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That Lot The Drum Chip Shop Awards

That Lot director Barney Worfolk-Smith shares his creative wisdom on how to win a Chip Shop Award


By John McCarthy, Opinion Editor

March 11, 2016 | 4 min read

The Chip Shop Awards are back for another year to recognise the most out-there, cheeky and creative ads the rogues of the advertising world can muster. And as the 1 April deadline for entries approaches, we will be bringing you some insider advice on what it takes to win a coveted Chip.

The Drum has tapped the minds of our judges, creative directors from Mr. President, Innocent Drinks, Edelman, Sunshine, Arc London and One Minute Briefs, to find out about their most outrageous advertising experiences and get to the bottom of what makes the perfect Chip Shop ad.

Coming up, the musings of 2016 judge Barney Worfolk-Smith, a director at creative agency That Lot

The Drum: How can Chip Shop entrants make sure their work gets your attention and doesn't get relegated to the bottom drawer forever?

Barney Worfolk-Smith: Find the stakeholders in the process, at the client or in their agency who understand how to translate between good creative, brand guidelines and effectiveness. Ally with them and get them to build a good case for the ideas.

TD: What do you think the Chip Shop Awards bring to the industry? Are these awards a dirty joke or the place to stretch your advertising wings?

BWS: An agent provocateur. We lost control of the media years ago and to create comms that have any chance of standing out then they need to be more provocative. By visibly flexing muscles the Chip Shop awards can help move the conversation in the right direction.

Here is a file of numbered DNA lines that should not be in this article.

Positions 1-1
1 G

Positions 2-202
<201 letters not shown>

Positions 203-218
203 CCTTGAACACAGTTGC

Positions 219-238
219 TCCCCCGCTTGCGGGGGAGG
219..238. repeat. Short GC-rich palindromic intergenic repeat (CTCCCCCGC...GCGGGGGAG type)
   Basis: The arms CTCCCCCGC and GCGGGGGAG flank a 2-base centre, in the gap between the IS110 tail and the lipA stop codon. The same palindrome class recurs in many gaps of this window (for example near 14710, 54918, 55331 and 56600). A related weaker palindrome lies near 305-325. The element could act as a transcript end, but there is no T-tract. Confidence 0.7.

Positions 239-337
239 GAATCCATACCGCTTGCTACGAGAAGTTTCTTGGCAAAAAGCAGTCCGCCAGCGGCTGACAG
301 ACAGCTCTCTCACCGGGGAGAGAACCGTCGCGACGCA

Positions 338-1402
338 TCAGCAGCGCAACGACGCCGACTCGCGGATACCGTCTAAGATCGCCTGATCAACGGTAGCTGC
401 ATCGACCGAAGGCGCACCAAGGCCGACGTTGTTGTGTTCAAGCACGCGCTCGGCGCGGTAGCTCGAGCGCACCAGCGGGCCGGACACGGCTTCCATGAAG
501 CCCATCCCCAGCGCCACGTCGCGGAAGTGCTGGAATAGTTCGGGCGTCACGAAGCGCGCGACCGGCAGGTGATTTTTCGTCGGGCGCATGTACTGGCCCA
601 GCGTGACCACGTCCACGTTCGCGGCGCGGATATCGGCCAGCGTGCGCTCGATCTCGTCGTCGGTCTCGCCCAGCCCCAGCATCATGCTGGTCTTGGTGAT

TD: What's the best idea for an ad you've ever had that never ran?

BWS: #shitfam; aping the tiresome #fitfam used by keen fitness people, a campaign for Immodium, led by someone famous sharing a story of nearly pooing themselves - then encouraging sharing of stories about poo on social media. As I type this idea it's getting worse.

TD: Can you tell us about the most daring pitch you've been involved in - or heard about? (You don't need to name names.)

BWS: On a total flyer, for Hyundai, I suggested getting a pimped up chrome paint job and massive soundsystem done on a top end Hyundai sports vehicle. With a bespoke track made by Beardyman for an ad. I called Beardymans agent and ended up speaking to him. I sent an e-mail to the car body shop in Seoul that was reknowned for doing these types of jobs. It very nearly happened but the idea was done purely on a whim. Squeaky bum time.

TD: Where is the line between being provocative and going too far in advertising?

BWS: 3 C's. Depends on a) The Client (is it congruous with their comms ) b) The Context ( stuff on Snapchat will be more 'raw' than on traditional channels, for example ) c) The Climate ( people are very sensitive in general after events like the Paris attacks, for example )

TD: Is advertising more or less outrageous than it used to be? And is this a good or bad thing?

BWS: More outrageous. It has to be to stand out in a world of Content Shock. Also, social comms - which are edgier by their very nature - are inspiring traditional media to be more outrageous.

Earlier this week we interviewed Chip Shop judge Adam Fish for his tips on how to snag an award.

For some inspiration, check out our Chip Shop Awards Hall Of Fame. Or for more information on how to enter, deadlines and more, visit the Chip Shop Awards website.

That Lot The Drum Chip Shop Awards

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